The 2014 NBA Draft left many Sixers fans at odds with each other. For the second straight draft, the team selected a severely injured big man and that was not even the most controversial pick of the night. The pick that drew the least favorable reaction from Sixers fans was the selection of Croatian forward Dario Saric with the 12th pick. At the time, Saric had just signed a new contract with Turkish powerhouse Anadolu Efes which teams knew would delay his arrival in the United States. The Sixers obviously had no qualms with that because they were aware of Saric’s talent so they pulled the trigger.

Saric’s main value as a player comes on the offensive end. Here, Saric is a jack-of-all-trades. His main value comes as a playmaker who can create from almost any spot on the floor. Dario just has an incredible feel for the game. He knows where to be and when to make a pass. Saric’s passing is really something special. He can make both the highlight reel passes and the simpler passes needed to keep the offense moving. He is also an excellent ballhander for a player of his size and position who can go to the basket with either hand. His combination of passing and dribbling helps him to operate as an effective pick and roll player. Saric can also score and create for others from both the high post and on the block. Dario also is an excellent player in transition due to his combination of rebounding and feel for the game. He not only can take the ball end to end on his own but can also effectively run the floor and fill the lanes on the fast break. Saric is one of the most versatile offensive prospects that league has seen in the past few years.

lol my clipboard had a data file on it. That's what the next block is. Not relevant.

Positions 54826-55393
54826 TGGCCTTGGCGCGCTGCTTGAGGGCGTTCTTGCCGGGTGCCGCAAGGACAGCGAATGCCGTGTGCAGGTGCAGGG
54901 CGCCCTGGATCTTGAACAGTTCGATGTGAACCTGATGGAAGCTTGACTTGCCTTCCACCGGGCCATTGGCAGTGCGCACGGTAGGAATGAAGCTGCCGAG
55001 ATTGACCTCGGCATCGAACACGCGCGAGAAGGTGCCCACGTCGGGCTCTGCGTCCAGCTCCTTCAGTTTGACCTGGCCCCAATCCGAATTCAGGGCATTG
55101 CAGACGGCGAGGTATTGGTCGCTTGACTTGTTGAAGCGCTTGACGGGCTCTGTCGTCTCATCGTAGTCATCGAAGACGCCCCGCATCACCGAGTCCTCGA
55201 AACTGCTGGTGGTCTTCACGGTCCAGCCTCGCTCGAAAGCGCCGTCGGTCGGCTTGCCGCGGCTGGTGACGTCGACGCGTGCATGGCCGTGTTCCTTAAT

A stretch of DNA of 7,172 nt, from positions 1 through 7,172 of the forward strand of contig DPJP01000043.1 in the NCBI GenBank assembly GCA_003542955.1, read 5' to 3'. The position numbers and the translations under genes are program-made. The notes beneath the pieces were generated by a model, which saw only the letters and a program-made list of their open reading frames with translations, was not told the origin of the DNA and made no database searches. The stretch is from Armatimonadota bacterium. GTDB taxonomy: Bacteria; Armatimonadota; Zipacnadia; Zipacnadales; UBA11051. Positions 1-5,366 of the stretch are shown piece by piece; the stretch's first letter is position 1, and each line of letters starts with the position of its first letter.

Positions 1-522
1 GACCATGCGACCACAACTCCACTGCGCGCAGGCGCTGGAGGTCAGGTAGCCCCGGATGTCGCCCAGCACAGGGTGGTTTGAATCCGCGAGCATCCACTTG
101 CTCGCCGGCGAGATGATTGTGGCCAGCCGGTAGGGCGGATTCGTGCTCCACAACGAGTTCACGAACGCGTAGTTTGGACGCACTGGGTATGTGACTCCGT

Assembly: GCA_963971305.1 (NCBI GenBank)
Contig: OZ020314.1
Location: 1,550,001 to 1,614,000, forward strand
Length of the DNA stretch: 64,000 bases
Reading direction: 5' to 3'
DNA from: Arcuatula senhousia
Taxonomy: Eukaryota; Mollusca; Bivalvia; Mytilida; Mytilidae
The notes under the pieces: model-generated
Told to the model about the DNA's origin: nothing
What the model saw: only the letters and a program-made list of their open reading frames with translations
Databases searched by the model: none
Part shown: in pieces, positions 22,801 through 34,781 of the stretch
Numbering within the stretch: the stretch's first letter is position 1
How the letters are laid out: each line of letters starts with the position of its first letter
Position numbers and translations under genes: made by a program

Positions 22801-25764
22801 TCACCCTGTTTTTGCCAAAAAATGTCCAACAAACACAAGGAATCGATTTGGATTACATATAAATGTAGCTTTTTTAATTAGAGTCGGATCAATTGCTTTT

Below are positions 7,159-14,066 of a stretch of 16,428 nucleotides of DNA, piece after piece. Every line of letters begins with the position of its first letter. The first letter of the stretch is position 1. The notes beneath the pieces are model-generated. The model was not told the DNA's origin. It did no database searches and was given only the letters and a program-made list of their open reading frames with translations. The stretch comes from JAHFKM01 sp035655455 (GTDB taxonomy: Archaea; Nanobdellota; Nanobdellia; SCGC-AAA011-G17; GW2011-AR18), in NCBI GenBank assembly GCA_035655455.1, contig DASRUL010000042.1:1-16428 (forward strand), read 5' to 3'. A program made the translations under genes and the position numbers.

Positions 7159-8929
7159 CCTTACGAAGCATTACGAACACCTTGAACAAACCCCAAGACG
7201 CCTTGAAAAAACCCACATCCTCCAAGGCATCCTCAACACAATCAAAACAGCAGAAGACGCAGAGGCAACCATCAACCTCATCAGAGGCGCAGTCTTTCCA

Saric is obviously not without his flaws on offense. There are three main concerns with Saric on this end of the court: shooting, turnovers and athleticism. Saric is an improving shooter but still is not consistent enough to space the floor adequately for the team. The poor shooting also hurts his own ability to get to the basket because it allows defenders to sag off of him. He only shot 30 percent from three last year and does not have the best form. The shot isn’t particularly smooth and the ball comes out flat. Saric is decent enough when he shoots with his feet set but really struggles off of the dribble from beyond the arc. He also really needs to cut down on his turnovers. Saric sometimes has the tendency to make too many risky passes or commit lazy turnovers. It is understandable that he committed so many turnovers considering his usage rate and his age compared to the age of his opponents but it still is not great. However, thankfully for Sixers fans, Saric cut his turnovers per 36 minutes this year to 2.8 which is a very good improvement for him. He has more work to do in this regard, but it is promising to see his improvements and think about how the 20 year old can get even better. Saric’s athleticism is another potential roadblock to his NBA success. He is not a particularly explosive or quick athlete, nor does he have the strength or length to make up for it. He will get stronger and his skill as a basketball player will allow him to get past some of that, but these remain legitimate concerns for Dario.